The conference dinner, held in Trevelyan College, on the Saturday evening provided the chance to thank all the people who had contributed to the success of this year’s school including the local staff, organisers, lecturers, tutors and students. The hard work and positive attitude from the staff and students alike helped to create a very friendly school. After this year’s school, Dr Hazel Sparkes, who did not attend this year's school but was instrumental in its organisation, is stepping back from her role as local organiser, and Dr Claire Wilson is stepping down from preparing the notes for the course. We would like to thank them both for their contributions for over a decade; their organisation, enthusiasm and drive have enabled the course to run and helped maintain its high standards. We are delighted that Dr Natalie Pridmore and Dr Andrew Cairns have agreed to take over as local organiser and note preparer, respectively.
Following on from the school, an optional hands-on Olex2 workshop was held on the Sunday, run by Dr Oleg Dolomanov, Dr Florian Kleemiss, Florian Meurer and Dr Toby Blundell. This was well received by the over 45 registered participants, who had the opportunity to use Olex2 to apply concepts that they had learnt on the course to test both structures and their own data.
I would like to finish by saying thank you to all the sponsors of this year’s school: IUCr, ECA, CCG, ICG, Bruker, Rigaku, Almac and CCDC. Without the financial support from these organisations, we would not have been able to help as many students attend the school, or run it so successfully, and we are very grateful for their continued support.
Reports from two bursary recipients
Sourav De (Research Centre for Natural Sciences, Budapest, Hungary)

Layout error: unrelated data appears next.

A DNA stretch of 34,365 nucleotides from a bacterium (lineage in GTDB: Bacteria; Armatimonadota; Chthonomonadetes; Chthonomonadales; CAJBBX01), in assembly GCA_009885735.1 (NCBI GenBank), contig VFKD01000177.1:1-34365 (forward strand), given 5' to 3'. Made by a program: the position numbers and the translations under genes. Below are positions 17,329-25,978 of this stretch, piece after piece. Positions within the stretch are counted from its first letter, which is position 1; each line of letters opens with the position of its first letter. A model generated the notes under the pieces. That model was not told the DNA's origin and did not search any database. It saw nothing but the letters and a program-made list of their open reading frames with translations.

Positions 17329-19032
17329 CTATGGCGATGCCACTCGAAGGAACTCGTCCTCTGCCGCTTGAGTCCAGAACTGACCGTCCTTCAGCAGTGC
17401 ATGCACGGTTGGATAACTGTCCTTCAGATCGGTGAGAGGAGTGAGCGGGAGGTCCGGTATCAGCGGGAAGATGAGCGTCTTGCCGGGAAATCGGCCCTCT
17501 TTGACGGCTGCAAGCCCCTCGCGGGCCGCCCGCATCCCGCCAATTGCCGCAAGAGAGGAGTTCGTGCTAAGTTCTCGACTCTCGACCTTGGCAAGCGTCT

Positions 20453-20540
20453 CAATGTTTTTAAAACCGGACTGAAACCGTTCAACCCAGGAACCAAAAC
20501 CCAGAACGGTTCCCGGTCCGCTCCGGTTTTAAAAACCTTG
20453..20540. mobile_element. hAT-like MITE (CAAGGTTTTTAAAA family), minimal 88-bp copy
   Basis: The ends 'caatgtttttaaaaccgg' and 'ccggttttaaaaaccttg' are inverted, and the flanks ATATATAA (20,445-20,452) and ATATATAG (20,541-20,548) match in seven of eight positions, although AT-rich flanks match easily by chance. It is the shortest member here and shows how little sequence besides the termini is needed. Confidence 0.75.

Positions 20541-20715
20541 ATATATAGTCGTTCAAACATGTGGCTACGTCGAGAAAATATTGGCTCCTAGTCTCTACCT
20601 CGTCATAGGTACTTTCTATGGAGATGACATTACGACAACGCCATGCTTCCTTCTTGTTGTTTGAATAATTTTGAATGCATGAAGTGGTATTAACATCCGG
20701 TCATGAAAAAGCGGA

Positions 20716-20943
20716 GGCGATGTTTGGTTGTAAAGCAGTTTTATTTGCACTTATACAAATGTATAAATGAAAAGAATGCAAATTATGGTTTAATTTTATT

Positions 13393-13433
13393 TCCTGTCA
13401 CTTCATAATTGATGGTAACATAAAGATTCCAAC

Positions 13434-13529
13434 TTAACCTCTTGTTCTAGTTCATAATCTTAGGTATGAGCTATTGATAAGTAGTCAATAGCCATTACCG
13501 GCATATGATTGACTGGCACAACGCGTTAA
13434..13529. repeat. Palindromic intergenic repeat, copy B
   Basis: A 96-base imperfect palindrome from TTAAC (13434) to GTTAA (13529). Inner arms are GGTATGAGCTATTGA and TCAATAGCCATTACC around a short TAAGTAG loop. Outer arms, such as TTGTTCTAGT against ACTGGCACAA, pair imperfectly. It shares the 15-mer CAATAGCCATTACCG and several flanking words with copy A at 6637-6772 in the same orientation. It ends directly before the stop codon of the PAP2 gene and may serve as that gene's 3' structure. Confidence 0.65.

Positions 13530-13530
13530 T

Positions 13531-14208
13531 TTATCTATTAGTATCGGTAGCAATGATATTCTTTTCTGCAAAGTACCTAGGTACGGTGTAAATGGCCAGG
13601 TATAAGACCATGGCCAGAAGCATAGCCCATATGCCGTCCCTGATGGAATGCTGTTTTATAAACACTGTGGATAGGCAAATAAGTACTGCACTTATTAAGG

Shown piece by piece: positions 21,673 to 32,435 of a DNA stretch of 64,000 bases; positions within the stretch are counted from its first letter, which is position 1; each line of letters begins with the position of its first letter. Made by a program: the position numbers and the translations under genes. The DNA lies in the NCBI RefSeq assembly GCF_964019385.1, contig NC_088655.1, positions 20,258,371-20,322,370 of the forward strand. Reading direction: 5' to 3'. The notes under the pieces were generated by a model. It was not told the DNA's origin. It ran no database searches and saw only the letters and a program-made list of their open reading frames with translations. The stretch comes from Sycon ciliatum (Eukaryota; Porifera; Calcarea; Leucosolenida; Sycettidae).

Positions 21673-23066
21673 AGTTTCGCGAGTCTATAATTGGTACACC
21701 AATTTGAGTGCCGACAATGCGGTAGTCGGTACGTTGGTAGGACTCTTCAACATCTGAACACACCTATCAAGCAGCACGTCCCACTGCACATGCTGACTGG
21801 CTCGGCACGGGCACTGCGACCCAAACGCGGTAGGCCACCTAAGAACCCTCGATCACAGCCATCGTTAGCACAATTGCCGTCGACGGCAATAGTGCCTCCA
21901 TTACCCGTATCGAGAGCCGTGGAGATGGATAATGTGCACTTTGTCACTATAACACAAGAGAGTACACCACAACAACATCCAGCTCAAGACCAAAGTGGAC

Graduating from a different field of chemistry, I did not have first-hand experience with the X-ray diffractometer. However, preparing crystals and providing the sample to our crystallographer was a part of my work during my PhD and I was always amazed by the vast amount of information that could be obtained from a crystal structure. This motivated me to enter the field of crystallography as my post-doc research at the Research Centre for Natural Sciences, Budapest. Our research group performs crystal engineering, e.g. fine-tuning of crystal architecture requires the recognition, understanding and application of supramolecular interactions, crystallographic and in case of occurrence, non-crystallographic symmetries with the emphasis on the relationship of secondary interactions and polymorphism. I work mainly on reporting novel polymorphs, solvatomorphs, cocrystals of biologically active substances and study their properties using the SXRD. I am grateful to all my colleagues, who helped me to learn the operation of the diffractometer and how to handle the necessary software. Very soon, I kind of started feeling myself like a detective who eagerly used to wait for the mysteries to come, i.e. the crystals to grow and the secrets a crystal structure offers. However, in the longer term, I felt that even though I had the working knowledge, I lacked some of the fundamental knowledge behind the structure solution. Knowing this, my caring supervisor, Dr Petra Bombicz, suggested attending the 19th BCA/CCG Intensive Teaching School in X-ray Structure Analysis, being able to learn from interactions, lectures and discussions with eminent scientists and excellent teachers in the cradle of crystallography in the UK. I am highly grateful to the organizers and the sponsors as their support with the bursary made my participation possible.